Zimbabwe Attorney General Johannes Tomana has told Clerk of Parliament Austin Zvoma that former speaker Lovemore Moyo, stripped of that office by a Supreme Court decision last week, should revert to his previous status as an ordinary member of parliament, allowing him to vote in the election of a new speaker.
Zvoma sought an opinion from Tomana on Moyo’s status following the Supreme Court ruling for plaintiff Jonathan Moyo of President Robert Mugabe's ZANU-PF party. Moyo is a member of Prime Minister Morgan Tsvangirai's Movement for Democratic Change.
The election of a new speaker will be hotly contested, though. One complication is that ZANU-PF has not filled a non-constituency House seat which it was given under the 2008 Global Political Agreement. With no speaker in place, that could be difficult.
Legal experts are divided as to whether ZANU-PF can appoint a non-constituency member without a speaker to swear in the person who is named.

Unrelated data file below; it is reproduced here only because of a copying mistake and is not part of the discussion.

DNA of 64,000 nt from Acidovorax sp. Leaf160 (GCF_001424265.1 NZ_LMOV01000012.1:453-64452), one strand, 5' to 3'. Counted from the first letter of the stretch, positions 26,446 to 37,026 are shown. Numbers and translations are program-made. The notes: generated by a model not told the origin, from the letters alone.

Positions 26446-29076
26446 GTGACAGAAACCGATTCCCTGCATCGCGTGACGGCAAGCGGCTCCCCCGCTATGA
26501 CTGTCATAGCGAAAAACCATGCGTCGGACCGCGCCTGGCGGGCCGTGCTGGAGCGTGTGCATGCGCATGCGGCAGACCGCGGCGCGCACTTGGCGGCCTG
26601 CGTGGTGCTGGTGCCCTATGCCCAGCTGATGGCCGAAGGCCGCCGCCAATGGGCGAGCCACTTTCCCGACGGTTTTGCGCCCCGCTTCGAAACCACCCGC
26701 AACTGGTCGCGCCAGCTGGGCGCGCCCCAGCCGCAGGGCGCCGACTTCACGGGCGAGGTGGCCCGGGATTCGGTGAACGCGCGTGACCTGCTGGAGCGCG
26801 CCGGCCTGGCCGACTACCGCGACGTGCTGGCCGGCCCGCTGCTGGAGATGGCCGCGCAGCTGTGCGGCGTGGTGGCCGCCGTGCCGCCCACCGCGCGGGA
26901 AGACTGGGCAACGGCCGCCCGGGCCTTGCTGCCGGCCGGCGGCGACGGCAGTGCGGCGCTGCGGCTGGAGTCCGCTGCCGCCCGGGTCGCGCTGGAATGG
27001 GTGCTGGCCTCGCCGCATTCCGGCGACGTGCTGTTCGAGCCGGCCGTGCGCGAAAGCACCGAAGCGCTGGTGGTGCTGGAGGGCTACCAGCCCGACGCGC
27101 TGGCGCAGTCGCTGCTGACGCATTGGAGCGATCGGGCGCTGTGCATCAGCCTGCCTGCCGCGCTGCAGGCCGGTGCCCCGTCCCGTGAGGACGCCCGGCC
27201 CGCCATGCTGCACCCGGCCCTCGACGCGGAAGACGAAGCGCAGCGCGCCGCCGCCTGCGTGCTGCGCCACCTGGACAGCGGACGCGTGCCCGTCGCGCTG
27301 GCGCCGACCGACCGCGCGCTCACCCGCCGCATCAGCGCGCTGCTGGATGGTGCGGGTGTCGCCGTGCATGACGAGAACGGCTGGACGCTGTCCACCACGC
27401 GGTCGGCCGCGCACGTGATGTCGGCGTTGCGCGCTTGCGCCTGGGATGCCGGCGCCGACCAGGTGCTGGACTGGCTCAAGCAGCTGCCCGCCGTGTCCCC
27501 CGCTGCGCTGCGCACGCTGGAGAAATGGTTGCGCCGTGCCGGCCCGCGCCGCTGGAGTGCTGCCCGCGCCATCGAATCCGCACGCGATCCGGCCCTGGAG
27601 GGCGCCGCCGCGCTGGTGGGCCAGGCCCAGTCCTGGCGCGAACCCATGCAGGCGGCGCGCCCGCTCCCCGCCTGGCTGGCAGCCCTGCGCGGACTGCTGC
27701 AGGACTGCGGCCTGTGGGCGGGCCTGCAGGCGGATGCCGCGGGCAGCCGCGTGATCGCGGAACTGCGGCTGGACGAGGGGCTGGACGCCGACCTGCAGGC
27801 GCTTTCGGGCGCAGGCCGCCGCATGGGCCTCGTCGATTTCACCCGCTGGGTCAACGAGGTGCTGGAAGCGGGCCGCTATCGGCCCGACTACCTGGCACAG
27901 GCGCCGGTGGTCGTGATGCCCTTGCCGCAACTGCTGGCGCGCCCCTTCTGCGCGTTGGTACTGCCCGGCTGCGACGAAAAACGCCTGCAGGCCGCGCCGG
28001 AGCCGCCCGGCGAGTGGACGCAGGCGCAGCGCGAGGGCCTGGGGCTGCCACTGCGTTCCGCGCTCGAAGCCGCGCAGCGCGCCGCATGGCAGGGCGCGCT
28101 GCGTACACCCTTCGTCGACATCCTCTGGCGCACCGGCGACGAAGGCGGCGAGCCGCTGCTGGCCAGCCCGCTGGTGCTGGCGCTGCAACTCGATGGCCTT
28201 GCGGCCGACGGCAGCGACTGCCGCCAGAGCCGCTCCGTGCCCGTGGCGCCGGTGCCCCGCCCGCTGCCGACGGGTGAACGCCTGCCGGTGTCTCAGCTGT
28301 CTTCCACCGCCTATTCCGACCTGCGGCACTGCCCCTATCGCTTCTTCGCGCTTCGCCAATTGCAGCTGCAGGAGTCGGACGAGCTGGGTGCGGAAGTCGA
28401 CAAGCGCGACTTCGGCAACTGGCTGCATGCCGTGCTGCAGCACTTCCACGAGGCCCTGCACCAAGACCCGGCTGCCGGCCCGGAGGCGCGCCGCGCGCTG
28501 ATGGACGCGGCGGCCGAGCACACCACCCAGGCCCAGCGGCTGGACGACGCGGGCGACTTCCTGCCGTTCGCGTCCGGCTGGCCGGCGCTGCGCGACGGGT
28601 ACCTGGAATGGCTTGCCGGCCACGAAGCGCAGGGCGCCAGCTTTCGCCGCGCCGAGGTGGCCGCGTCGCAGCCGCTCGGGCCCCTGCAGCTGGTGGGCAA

Attorney General Tomana told VOA Studio 7 reporter Blessing Zulu that legally speaking, Lovemore Moyo remains a member in full of Parliament.
The House of Assembly will resume sitting on March 22. Zvoma has indicated that the election of a new speaker will be high on the agenda."It might be before March 22 or some date after. I am not in a position to say when it will happen," Zvoma said.
"If we are not ready...for the election, then we may have to make an announcement to members of the House of Assembly to give them a date after March 22 when members will be called to come and elect a speaker," Zvoma said.